Once rumored to be a possible frontrunner for the Democratic gubernatorial nomination, Orlando superattorney John Morgan is leaving the party.

Morgan made the announcement in a series of tweets posted Friday morning. 

“Spent all of Thanksgiving with my whole family,” Morgan wrote. “While it’s amazing to be leading the polls for Governor without being a candidate I can’t muster the enthusiasm to run for the nomination.”

Morgan’s epiphany to leave the party, he said, was spurred from an overall blasé attitude about the state of current politicians. 

Both the Republican and the Democratic parties, Morgan said, didn’t offer much to keep him affiliated with any party. 

“I can’t muster enthusiasm for any of today’s politicians. They are all the same,” Morgan said. “Both parties.”

Morgan then announced he planned to register with the Independent Party instead. 

“When I vote, [I will] vote for the lesser of two evils,” Morgan wrote. “And if I ever ran, run as an Independent.”

Morgan has been rumored to be contemplating a run for governor for months, with many of his supporters pushing him to join the pack of candidates all vying for the top job in Florida politics. 

Despite leading the field in Florida gubernatorial polls, Morgan would have joined a growing contest as a Democrat. 

Democrats already have four candidates to choose from — Tallahassee Mayor Andrew Gillum, former U.S. Rep. Gwen Graham, Orlando businessman Chris King and Miami Beach Mayor Philip Levine have all formally announced their campaigns. 

The Republican list of candidates is slightly smaller but still stands to grow. Commissioner of Agriculture Adam Putnam was the first Republican candidate to jump in the race while state Sen. Jack Latvala, R-Clearwater, has also announced he will be seeking the GOP nomination.

House Speaker Richard Corcoran, R-Land O’Lakes, is also rumored to be mulling over a bid, as is U.S. Rep. Ron DeSantis.

Morgan told Politico Florida he thinks U.S. Sen. Bill Nelson should also jump in the race, saying he could have a “legacy” he would not otherwise have in the Senate. 

Morgan has not ruled out a run for governor as an independent candidate, but the Orlando attorney has said he’s confident he would sail past other candidates if he ran in 2018.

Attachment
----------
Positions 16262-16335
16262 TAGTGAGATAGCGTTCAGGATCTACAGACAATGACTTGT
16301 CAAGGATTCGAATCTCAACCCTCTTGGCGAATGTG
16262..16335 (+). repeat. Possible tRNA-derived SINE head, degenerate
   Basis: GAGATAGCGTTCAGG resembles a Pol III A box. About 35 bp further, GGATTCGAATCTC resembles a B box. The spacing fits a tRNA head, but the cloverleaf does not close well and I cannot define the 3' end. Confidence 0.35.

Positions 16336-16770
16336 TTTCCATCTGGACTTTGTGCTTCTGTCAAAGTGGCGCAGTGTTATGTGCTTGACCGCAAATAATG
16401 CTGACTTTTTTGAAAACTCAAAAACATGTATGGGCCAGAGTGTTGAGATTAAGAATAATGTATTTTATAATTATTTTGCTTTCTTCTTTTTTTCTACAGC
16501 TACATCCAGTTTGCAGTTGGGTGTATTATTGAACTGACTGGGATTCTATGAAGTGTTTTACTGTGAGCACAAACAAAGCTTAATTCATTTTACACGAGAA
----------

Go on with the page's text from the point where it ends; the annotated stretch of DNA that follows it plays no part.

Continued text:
“I think I could make the case better than most because what I do for a living is make cases,” Morgan told SSN. “I have the ability to simplify things where people can understand it in real terms.”

Morgan has previously told Sunshine State News he has some reservations about the campaigning process and what the job as governor might entail on a day-to-day basis, though.

“Is it my ego that’s driving this or is it my desire to make a difference? I have a huge ego and I have to make sure that’s not what’s driving this train,” Morgan said. “The final thing is do I want to be dealing with minutia. I don’t want to deal with little issues.”

Though he has often been a prominent Democratic fundraiser, Morgan would have to raise a significant amount of money to fund a gubernatorial bid.

Several candidates have already raised millions of dollars for their campaigns. 

Putnam and Levine topped their opponents in October committee fundraising, each raising a high six figures for their bids. Putnam currently has $12 million cash on hand and Levine has $5.4 million in the bank.

Other candidates like Gwen Graham have already raised close to $2.5 million, but other Democrats — like Gillum and King — have failed to gain much momentum in the fundraising game.

Levine said he is prepared to spend up to $25 million on his bid for governor. 

 

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